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Boulder Bubble


By now, we all know that the Boulder Bubble is a very real thing, and it’s showing no signs of ceasing to grow. As the population in the metro Denver area has rapidly increased and the affluence in Boulder proper has become more tangible, the bubble of wealth and prosperity has continued to push outwards into and beyond Lafayette, Louisville, Erie, Thornton, Westminster, Longmont, etc.T

Property prices have risen and continue to rise. They don’t seem to be showing any signs of slowing down. But the Boulder Bubble also refers to a region of healthy living and general peace-of-mind. Speaking to the Guardian, comedian Kelly MacLean said that, “If you go to Boulder, you could feel fat. Everyone is in perfect, perfect shape. Boulder is the only town in the world where you’ll see a $5,000 bike mounted on a $900 car. You hear people saying: ‘I’ll see you at yoga.’ You’ll never hear: ‘Wanna go grab a cheeseburger and a beer?’”

That mentality is spreading, with people looking further and further afield to experience the Boulder lifestyle, perhaps unwilling and even unable to pay the high property prices in the city of Boulder. In 2012, the Daily Camera wrote that, “Colorado has roots in the Wild West–with cows and spurs and tractors. And a lot of residents in Boulder County make their living in rather “un-Boulder” fields, fueled by other local residents who enjoy the occasional morsel of gluttony or relaxation.”

Companies like Google have moved into Boulder and made sure that they have stayed there. “When we searched for a new site we had very specific criteria such as the caliber of the work force, the right business climate and the infrastructure to support the needs of Google’s operations,” Scott Green, Google’s Boulder site director, said in a statement. “Boulder and Colorado have surpassed our expectations.”

Software entrepreneur Brad Feld said that, “The most visible problem her is that Boulder’s booming businesses are running out of room. Downtown Boulder is not large – maybe 10 blocks by 5 blocks – and very few of the buildings are more than three stories tall. Once you get outside the downtown Boulder core, you get some larger buildings and some office parks, but you are no longer in the core of downtown. If you get in your car and drive to the next towns over, such as Broomfield and Westminster, there is plenty of office space and some larger buildings.”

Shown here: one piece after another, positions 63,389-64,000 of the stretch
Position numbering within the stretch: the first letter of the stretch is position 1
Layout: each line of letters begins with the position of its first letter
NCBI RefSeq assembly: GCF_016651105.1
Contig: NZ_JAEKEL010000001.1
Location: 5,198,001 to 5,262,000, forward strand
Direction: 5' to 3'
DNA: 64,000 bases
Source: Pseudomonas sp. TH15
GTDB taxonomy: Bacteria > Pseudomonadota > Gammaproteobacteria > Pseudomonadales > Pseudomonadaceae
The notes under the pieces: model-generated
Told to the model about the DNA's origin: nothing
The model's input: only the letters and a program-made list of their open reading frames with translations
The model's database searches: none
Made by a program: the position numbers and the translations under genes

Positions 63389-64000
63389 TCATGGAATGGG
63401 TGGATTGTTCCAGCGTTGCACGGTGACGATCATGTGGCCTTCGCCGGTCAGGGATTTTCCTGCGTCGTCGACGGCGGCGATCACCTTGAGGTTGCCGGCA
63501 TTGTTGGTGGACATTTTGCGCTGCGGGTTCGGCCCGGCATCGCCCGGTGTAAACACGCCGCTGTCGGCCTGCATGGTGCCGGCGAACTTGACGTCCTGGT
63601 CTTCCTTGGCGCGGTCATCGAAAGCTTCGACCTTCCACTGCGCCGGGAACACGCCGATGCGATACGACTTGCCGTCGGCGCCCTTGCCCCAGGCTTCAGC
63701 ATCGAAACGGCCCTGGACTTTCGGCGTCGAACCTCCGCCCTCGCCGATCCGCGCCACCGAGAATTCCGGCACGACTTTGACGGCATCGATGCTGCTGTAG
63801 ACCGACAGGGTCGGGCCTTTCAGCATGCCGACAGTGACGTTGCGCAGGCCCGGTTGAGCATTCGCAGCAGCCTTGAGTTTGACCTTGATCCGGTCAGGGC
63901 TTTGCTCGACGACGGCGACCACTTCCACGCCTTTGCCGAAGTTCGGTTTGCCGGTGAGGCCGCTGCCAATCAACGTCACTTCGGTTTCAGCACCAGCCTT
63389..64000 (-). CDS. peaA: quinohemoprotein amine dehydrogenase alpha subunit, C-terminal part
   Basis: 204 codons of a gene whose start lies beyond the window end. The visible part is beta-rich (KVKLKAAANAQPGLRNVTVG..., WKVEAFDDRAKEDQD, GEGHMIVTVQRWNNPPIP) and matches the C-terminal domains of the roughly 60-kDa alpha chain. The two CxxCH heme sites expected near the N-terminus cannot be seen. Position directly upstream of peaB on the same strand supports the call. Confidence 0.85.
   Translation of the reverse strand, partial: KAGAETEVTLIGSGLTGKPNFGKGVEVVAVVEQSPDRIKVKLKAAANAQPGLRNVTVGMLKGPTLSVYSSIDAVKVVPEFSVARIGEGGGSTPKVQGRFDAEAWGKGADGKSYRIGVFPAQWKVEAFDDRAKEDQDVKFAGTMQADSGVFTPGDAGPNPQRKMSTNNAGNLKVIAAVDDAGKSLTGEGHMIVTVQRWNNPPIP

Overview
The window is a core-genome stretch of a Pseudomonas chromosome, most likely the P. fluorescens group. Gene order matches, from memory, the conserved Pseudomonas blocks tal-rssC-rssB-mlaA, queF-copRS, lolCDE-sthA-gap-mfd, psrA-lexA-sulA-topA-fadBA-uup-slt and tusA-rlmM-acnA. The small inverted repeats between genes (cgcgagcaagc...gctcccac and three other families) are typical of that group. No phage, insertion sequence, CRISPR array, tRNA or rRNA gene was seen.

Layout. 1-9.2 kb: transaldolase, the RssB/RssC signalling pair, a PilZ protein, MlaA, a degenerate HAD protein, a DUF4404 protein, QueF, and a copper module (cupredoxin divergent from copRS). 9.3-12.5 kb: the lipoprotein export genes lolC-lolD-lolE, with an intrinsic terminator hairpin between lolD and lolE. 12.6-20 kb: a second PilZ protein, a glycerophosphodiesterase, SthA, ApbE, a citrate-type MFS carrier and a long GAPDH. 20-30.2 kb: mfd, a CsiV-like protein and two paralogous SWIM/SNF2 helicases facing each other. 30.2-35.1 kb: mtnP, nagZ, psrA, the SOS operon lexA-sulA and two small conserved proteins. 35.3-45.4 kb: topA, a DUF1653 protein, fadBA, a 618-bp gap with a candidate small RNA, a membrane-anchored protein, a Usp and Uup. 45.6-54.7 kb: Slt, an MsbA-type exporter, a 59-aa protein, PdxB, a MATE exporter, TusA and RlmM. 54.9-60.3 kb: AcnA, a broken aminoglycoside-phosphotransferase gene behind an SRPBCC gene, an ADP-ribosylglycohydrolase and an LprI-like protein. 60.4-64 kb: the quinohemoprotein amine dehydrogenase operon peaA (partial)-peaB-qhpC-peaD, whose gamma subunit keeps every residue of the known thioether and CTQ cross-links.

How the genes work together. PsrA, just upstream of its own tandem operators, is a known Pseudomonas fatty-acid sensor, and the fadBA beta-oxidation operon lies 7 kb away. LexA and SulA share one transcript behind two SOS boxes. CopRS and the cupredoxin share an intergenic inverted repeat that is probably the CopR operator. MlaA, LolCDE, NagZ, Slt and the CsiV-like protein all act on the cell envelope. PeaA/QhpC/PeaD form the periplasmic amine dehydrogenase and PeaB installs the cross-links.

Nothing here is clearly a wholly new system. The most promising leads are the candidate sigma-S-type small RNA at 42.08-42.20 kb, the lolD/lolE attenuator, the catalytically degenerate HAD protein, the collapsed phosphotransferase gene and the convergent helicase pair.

He’s right too, and that’s the crux of what’s going on here. There’s virtually no space left in Boulder, so businesses, as well as residents, are having to think beyond the city boundaries – for office space, for housing, for parking, for warehouses, for everything.

Cities like Lafayette, Longmont and Louisville are already booming business hubs. Stores and restaurants in particular are practically scrambling to be a part of the charming “old town” scenes. So while space is seemingly at a premium in those cities, it’s surely only a matter of time before the bubble spreads even further. It’s even worth considering that the bubble is overshadowing the city of Boulder itself; Louisville often places in the top two of Time Magazine’s annual “Best Places to Live in the USA” feature.

“Locals say the work-life balance in Louisville is hard to beat,” they say. “Come summer, residents can look forward to weekly events featuring food trucks from local restaurants, beer gardens, live music and much more. Then there’s the Colorado sunshine, 1,800 acres of open space, and, of course, the Rocky Mountains, just a 20-minute drive away.”